When Venezuela, Ecuador and Cundinamarca came to exist as independent states, the former Department of Cundinamarca adopted the name “Republic of New Granada”. In 1858 New Granada officially changed its name to the Granadine Confederation, then in 1863 the United States of Colombia, before finally adopting its present name – the Republic of Colombia – in 1886. To refer to this country, the Colombian government uses the terms Colombia and República de Colombia.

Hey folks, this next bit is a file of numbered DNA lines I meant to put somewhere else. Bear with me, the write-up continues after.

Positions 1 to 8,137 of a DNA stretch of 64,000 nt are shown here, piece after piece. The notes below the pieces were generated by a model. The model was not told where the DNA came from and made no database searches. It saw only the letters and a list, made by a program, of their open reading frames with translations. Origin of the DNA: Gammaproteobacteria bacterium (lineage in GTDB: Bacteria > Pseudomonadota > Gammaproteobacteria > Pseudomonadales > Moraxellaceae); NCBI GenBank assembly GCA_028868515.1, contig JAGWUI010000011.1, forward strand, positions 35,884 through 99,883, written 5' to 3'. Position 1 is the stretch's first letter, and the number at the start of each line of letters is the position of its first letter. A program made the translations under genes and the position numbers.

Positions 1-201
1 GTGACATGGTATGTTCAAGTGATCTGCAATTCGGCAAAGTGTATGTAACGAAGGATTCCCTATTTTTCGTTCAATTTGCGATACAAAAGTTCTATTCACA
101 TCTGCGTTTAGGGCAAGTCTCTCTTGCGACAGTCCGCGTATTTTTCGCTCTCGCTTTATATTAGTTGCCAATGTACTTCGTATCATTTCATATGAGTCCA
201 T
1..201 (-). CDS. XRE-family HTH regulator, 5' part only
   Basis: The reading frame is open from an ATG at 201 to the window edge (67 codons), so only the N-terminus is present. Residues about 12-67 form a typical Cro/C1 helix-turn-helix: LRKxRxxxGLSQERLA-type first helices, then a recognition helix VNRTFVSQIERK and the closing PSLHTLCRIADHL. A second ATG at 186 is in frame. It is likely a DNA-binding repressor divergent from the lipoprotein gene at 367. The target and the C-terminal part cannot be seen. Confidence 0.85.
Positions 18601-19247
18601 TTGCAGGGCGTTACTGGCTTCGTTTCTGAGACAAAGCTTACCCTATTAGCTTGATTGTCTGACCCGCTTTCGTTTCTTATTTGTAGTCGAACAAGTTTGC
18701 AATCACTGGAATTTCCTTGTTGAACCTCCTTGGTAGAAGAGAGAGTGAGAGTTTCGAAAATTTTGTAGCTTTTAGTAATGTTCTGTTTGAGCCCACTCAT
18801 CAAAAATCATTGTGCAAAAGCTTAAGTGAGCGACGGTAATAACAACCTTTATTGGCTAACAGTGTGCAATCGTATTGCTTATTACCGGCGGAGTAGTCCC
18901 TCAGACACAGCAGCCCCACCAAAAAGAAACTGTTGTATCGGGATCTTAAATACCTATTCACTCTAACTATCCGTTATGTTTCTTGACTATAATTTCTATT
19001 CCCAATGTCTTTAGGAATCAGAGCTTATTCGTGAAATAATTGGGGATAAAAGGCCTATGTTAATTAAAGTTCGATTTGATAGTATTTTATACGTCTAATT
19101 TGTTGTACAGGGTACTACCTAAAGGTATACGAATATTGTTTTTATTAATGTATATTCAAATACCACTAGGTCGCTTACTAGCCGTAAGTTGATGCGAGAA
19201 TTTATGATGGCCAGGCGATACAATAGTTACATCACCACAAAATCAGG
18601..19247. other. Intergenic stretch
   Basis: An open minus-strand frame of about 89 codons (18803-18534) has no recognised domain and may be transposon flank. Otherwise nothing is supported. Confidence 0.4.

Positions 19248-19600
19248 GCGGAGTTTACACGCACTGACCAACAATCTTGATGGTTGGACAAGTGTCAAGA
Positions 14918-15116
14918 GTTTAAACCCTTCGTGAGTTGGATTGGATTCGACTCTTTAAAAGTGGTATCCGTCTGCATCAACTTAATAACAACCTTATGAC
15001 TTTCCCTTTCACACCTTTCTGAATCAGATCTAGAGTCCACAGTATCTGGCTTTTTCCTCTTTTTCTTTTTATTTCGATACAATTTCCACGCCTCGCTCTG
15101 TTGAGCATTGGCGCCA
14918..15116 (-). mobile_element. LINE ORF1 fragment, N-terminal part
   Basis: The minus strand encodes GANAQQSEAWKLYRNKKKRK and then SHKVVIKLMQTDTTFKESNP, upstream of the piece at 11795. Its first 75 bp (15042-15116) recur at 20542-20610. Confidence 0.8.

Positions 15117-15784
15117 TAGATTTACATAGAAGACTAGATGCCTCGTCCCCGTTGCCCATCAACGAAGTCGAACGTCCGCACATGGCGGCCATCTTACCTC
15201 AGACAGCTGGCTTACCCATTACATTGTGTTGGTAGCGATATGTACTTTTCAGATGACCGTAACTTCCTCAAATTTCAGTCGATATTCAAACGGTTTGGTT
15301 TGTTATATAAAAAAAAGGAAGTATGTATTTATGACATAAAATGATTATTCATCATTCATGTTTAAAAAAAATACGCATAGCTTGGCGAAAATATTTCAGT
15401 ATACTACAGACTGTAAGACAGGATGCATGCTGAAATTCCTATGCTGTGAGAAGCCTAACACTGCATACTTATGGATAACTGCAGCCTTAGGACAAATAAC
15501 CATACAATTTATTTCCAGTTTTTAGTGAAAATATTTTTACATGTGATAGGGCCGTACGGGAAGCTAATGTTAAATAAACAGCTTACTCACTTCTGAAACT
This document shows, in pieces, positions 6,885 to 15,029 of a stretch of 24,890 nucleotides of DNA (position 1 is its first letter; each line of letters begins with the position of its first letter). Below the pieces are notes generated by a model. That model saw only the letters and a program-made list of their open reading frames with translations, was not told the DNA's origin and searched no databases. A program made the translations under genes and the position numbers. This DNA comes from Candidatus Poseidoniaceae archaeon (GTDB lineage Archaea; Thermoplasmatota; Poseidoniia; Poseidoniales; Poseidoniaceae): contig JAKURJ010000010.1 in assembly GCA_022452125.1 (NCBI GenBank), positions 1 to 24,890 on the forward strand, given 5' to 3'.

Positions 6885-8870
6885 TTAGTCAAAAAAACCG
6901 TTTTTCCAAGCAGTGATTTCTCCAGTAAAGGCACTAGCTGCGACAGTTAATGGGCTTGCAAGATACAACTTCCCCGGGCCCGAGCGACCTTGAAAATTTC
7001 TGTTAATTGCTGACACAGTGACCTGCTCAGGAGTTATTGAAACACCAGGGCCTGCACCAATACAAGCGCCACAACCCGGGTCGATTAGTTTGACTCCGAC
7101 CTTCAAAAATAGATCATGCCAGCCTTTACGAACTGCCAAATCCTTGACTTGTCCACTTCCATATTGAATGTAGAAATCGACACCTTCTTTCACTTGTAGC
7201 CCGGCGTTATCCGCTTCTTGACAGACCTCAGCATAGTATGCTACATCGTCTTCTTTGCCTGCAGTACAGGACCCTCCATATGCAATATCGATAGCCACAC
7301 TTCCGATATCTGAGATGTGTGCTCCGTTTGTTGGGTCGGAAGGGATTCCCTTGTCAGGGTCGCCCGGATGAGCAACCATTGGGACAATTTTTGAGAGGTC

Due to its location, the present territory of Colombia was a corridor of early human migration from Mesoamerica and the Caribbean to the Andes and Amazon. The oldest archaeological finds are from the Pubenza and El Totumo sites in the Magdalena Valley 100 km southwest of Bogotá. These sites date from the Paleoindian period (18,000–8000 BCE). At Puerto Hormiga and other sites, traces from the Archaic Period (~8000–2000 BCE) have been found. Vestiges indicate that there was also early occupation in the regions of El Abra and Tequendama in Cundinamarca. The oldest pottery discovered in the Americas, found at San Jacinto, dates to 5000 – 4000 BCE.